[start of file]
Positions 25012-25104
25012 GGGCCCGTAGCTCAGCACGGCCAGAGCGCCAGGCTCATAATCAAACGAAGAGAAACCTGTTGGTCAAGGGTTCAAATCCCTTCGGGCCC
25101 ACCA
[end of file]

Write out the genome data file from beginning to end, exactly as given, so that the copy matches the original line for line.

Positions 25012-25104
25012 GGGCCCGTAGCTCAGCACGGCCAGAGCGCCAGGCTCATAATCAAACGAAGAGAAACCTGTTGGTCAAGGGTTCAAATCCCTTCGGGCCC
25101 ACCA